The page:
Does Diabetes Affect Blood Alcohol Levels?


In contrast to an alcohol breath content, diabetes does not affect blood alcohol concentration (BAC) if the sample is collected, stored, and processed appropriately.

There are no false positives in BAC because blood tests only detect ethyl alcohol. They do not detect acetone or other chemical byproducts of diabetes.


Alcohol Before Blood Sugar Test


Drinking alcohol can affect your blood sugar because both are metabolized in the liver. Alcohol can block glucose-producing pathways in the liver, leading to low blood sugar levels. Moreover, it can increase insulin production and facilitate glucose entry into the cells, which also causes low blood sugar. So if you are going for a blood sugar test, refrain from drinking alcohol.

Diabetes False Positive Blood Alcohol Test


People with diabetes can receive false positive alcohol blood tests if the test is carried out inappropriately. As said earlier, blood tests only detect ethyl alcohol, which is different from the isopropyl alcohol caused by ketoacidosis. However, false positives may occur due to any of the following reasons:

  • Wrong sample collection time

  • Poor blood sample processing

  • Contamination during processing

  • Poor sample storage

People suffering from hypoglycemia or diabetic ketoacidosis may be punished even if they weren’t driving under the influence. Such gaps in the justice system have prompted the American Diabetic Association to publish a write-up on the legal protection of diabetics due to insufficient knowledge or expertise about the condition within the justice system.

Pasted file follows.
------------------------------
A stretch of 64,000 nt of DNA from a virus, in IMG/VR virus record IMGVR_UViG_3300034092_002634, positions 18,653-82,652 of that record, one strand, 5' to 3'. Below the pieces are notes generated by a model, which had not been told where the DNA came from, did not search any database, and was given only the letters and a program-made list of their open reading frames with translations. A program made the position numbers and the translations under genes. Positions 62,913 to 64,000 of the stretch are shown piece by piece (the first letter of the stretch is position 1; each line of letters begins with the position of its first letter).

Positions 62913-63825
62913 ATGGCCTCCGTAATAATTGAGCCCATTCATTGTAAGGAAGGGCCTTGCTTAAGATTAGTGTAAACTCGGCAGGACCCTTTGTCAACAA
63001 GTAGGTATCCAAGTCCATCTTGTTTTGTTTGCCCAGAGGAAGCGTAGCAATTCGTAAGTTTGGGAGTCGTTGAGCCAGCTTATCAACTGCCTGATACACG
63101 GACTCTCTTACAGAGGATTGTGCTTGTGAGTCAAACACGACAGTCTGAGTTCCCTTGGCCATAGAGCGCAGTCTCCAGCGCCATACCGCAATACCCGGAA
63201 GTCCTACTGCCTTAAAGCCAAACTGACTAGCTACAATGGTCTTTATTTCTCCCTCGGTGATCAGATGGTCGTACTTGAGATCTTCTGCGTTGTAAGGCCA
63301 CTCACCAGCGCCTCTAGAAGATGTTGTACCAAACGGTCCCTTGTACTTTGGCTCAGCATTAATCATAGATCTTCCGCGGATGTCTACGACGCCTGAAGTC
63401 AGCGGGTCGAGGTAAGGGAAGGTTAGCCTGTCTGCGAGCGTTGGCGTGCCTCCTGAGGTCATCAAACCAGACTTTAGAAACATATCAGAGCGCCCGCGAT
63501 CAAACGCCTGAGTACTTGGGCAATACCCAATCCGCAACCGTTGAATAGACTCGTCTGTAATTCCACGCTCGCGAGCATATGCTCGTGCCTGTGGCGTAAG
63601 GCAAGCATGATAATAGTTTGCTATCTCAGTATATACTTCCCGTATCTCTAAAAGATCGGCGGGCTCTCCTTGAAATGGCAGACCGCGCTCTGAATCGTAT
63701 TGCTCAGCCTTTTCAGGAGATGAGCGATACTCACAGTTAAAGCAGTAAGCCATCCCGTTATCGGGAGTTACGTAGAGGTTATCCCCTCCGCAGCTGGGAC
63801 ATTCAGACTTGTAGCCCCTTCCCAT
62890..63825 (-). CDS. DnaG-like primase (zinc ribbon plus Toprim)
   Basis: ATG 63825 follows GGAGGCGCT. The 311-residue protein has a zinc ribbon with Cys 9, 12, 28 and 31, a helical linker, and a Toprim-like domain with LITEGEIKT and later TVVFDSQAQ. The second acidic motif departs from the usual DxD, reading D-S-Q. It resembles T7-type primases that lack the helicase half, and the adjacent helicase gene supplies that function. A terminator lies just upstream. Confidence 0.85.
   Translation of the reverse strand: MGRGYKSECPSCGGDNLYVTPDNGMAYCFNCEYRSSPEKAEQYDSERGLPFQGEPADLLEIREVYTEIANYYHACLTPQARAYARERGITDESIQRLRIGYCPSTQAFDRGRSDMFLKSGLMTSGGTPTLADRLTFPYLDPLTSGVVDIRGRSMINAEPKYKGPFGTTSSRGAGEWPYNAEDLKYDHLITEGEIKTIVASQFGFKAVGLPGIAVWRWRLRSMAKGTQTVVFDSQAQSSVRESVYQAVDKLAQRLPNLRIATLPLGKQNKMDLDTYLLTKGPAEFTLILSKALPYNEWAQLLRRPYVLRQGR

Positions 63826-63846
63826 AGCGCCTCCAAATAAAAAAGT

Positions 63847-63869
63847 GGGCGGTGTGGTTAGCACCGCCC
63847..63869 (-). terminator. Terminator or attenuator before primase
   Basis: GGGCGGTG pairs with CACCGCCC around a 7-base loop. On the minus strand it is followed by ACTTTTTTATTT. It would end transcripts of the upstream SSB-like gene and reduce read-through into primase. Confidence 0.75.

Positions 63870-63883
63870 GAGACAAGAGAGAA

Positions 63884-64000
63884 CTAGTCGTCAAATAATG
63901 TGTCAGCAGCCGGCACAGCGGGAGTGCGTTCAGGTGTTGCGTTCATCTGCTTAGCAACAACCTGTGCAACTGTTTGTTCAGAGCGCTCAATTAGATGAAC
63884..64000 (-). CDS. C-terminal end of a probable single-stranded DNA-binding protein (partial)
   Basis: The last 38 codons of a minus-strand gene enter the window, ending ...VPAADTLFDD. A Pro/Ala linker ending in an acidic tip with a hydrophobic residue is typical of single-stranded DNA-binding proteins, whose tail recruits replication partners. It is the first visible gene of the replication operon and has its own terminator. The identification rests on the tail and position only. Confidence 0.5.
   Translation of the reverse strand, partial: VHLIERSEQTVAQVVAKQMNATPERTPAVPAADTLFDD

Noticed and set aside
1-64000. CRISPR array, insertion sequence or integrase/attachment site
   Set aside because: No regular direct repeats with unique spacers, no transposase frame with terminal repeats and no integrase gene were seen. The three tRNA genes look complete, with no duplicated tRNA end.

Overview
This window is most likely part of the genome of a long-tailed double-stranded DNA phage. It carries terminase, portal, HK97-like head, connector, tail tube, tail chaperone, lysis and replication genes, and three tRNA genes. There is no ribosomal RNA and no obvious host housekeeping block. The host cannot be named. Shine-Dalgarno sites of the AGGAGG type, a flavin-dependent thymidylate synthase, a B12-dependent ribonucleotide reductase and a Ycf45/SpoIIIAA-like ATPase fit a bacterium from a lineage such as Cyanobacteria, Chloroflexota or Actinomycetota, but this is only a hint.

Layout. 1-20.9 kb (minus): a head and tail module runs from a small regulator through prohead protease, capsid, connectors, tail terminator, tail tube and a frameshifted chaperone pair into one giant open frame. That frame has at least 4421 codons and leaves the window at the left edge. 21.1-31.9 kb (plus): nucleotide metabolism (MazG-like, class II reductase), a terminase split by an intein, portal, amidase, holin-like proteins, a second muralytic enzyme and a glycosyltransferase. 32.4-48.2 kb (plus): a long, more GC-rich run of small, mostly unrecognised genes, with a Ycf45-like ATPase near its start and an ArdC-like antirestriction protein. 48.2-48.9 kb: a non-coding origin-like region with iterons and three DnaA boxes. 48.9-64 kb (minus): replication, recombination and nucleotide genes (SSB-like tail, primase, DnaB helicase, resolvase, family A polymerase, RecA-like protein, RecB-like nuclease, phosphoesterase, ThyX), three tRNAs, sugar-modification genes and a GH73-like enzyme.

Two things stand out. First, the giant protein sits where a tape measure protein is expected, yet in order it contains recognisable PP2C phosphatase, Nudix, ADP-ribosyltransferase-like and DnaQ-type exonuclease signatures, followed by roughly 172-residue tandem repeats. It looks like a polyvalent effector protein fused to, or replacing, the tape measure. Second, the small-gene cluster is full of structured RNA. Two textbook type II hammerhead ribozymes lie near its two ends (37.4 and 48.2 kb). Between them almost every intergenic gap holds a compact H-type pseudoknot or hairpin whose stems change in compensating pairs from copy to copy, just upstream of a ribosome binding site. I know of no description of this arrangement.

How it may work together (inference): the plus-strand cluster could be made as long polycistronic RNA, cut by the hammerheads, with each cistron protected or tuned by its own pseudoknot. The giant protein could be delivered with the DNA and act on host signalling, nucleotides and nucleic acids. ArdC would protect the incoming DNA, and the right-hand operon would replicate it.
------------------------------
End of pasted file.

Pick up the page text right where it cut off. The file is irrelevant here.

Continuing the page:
Can Diabetic Hypoglycemia Lead To Unfair DUI Charges?


Type 1 and Type 2 diabetics can be susceptible to symptoms of hypoglycemia from excessive insulin use, skipping meals, and strenuous exercise. Diabetes patients who experience hypoglycemia run the risk of displaying symptoms that could be mistaken for intoxicated driving and result in a false positive on a DUI breathalyzer test. Short-term hypoglycemia can occur even in non-diabetic people, particularly those who are fasting or eating bad carbohydrates.

Conversely, hyperglycemia affects those whose blood sugar levels are consistently over normal. It might also cause symptoms that law enforcement officers might mistake for the side effects of alcohol consumption.

Hypoglycemia symptoms can include:

  • Shakiness
  • Sweating
  • Drowsiness
  • Confusion
  • Unsteady speech
  • Distorted vision
  • Fatigue
  • Anxiety
  • Abnormal heartbeat
  • Clumsiness

When suffering a hypoglycemic episode while driving, your behavior can mimic that of a drunk driver, and your diabetes may make your breath reek of alcohol. In this case, a nearby police officer can assume you are intoxicated or were using drugs.

When measuring a person’s blood alcohol content (BAC) levels, breath test instruments detect ethyl alcohol, not isopropyl alcohol. However, the breath testing equipment used by law enforcement authorities does not differentiate between the two; therefore, the diabetic DUI suspect can have a BAC above the permitted 0.08% without being drunk.

Talk to an Experienced DUI Defense Lawyer


If you have diabetes and are charged with DUI, ensure you seek legal advice from an experienced DC DUI lawyer. At Scrofano Law, our attorneys have experience with diabetes and DUI impairment cases and know what to do to reduce the severity of your punishment. Contact us now.